intestinal tissue of healthy mouse

A stained histologic section of intestinal tissue isolated from healthy mouse.

Medical training taught Dr. Nathan that the hereditary genome he learned about in school was not the only one that makes us who and what we are. There's also the somatic genome — the accumulated mutations and re-arrangements that some cells undergo, either as part of an abnormal process that can lead to cancer or as part of a healthy immune system, which adapts to recognize the myriad pathogens a person encounters throughout life. Another code is found within mitochondria, organelles that power our cells and, scientists believe, evolved in multicellular organisms like humans from symbiotic bacteria. "Then there's the fourth genome," Dr. Nathan says. "That's the collective complement of genes of all the bacteria that normally reside in us. And the ways that this impacts medicine are almost countless."

In a suite of gleaming new labs on the fifth floor of the Belfer Research Building, some 20 people are working to unravel the mysteries of the microbiome. Some are hunched over laptops, while others collect data from a machine called a flow cytometer set up in a corner. In a culture room, several sit at biosafety cabinets, manipulating cells collected from mice or human patients.

The team is led by Dr. Artis, who was recruited as the Michael Kors Professor in Immunology. Widely considered a world leader in his field, he has recently been involved in studies that uncovered links between the immune system's response to gut bacteria and systemic allergies, as well as how the immune system keeps gut bacteria where they belong. Last year, Dr. Artis, along with some of his longtime collaborators, was lured away from the University of Pennsylvania to head Weill Cornell's new Jill Roberts Institute for Research in Inflammatory Bowel Disease.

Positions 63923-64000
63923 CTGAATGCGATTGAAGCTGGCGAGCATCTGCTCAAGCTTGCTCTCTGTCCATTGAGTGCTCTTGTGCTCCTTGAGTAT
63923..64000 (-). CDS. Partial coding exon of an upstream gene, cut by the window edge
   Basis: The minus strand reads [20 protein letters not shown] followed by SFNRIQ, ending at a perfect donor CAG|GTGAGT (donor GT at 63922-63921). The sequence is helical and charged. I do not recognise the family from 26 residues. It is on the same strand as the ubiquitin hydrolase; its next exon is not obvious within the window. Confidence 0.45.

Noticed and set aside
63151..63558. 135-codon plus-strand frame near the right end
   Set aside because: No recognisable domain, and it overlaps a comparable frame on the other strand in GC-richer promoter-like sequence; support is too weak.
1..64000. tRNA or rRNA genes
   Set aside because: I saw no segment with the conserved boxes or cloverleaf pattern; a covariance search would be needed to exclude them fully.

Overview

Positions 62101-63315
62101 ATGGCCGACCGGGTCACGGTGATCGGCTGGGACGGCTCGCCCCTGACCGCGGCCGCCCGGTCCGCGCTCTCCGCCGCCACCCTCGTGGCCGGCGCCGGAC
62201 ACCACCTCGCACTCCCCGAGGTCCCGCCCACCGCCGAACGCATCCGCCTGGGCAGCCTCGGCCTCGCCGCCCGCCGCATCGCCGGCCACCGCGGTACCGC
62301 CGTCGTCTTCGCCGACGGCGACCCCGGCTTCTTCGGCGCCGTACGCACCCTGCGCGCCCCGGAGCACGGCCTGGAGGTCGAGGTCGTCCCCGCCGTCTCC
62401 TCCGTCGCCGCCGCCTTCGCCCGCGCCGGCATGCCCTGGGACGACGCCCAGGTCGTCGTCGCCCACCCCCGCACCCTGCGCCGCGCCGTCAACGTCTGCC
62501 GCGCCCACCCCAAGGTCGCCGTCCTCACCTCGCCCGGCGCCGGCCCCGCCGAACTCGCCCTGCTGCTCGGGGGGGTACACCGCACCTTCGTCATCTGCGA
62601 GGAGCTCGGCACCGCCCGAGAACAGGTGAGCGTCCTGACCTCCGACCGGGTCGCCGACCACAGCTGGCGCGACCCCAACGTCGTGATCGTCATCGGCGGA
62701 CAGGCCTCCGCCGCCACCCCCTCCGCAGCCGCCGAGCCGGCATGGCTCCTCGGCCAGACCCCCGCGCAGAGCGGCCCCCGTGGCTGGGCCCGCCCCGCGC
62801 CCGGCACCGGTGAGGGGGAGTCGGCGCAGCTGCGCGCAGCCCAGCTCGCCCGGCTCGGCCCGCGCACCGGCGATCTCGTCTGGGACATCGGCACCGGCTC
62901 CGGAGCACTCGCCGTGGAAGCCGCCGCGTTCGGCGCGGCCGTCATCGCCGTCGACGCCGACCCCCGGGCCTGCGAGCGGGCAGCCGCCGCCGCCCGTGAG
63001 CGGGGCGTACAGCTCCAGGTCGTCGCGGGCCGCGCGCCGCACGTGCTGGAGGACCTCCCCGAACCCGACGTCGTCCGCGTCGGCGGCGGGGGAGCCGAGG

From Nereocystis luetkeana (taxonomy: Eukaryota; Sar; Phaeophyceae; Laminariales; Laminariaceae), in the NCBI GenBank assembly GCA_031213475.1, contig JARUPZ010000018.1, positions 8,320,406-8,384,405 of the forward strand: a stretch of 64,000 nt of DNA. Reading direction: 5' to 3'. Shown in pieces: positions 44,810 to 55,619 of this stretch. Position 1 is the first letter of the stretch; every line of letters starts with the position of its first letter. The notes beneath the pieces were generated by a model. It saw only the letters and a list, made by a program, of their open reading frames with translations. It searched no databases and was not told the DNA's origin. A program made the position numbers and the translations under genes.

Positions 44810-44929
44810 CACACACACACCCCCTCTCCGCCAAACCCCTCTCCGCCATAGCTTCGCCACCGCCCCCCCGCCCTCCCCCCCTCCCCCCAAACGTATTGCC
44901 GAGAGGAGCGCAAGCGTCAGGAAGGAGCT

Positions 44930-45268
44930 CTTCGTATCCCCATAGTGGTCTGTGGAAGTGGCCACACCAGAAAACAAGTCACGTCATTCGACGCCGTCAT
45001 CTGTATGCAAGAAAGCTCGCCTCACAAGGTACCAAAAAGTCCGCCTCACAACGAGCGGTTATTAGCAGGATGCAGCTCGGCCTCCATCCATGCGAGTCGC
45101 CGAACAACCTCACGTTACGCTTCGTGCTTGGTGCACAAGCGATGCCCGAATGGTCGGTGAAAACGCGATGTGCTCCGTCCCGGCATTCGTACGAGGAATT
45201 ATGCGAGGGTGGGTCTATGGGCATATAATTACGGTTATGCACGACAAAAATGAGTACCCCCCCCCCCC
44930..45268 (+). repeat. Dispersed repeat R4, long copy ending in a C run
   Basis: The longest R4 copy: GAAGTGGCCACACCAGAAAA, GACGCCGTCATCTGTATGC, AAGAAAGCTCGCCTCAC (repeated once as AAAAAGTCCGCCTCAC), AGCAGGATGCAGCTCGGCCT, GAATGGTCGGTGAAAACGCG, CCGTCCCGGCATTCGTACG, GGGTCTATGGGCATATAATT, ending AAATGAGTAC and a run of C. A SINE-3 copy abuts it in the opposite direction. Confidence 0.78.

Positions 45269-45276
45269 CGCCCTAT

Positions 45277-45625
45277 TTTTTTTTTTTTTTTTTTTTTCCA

When Dr. Artis, who grew up in Scotland, was an undergraduate in the early '90s, he took a course on evolution and became fascinated by how the mammalian immune system had evolved in conjunction with the pathogens that infect us. After earning a Ph.D. in immunology at the University of Manchester, he crossed the Atlantic to do postdoctoral work at Penn, where he would later join the faculty. Some of his early research there centered on the immune system's interaction with helminths, tiny worms that can make their home in human intestines, into which they find their way via under-cooked meat or contaminated water. Broader interest in the human microbiome as anything but pathogenic had yet to take hold, but Dr. Artis and other researchers were beginning to recognize something that ran counter to our previous understanding of these parasites as little more than uninvited passengers that make us sick. "We were interested in the pathogens that infect us, and one class of pathogens is worms," Dr. Artis explains. "The interesting thing is that to eradicate worms, the body mounts the Type 2 inflammatory response. It's the same type of response in allergies, only there it's reacting to innocuous antigens in peanuts and milk products and so forth."

healthy mouse tissue with normal microflora

A color-enhanced tissue section from a healthy mouse showing the presence of normal microflora.

Over most of human history, the Type 2 response was an effective way to combat common parasites, and it's still called into action in much of the world, where helminths remain a problem. But in the United States and other industrialized countries, sanitation and medicine have virtually eliminated intestinal worms, leaving the Type 2 response a weapon without a proper target. That mismatch may contribute to the startling increase in allergic disease, asthma and other immune disorders, including certain forms of IBD.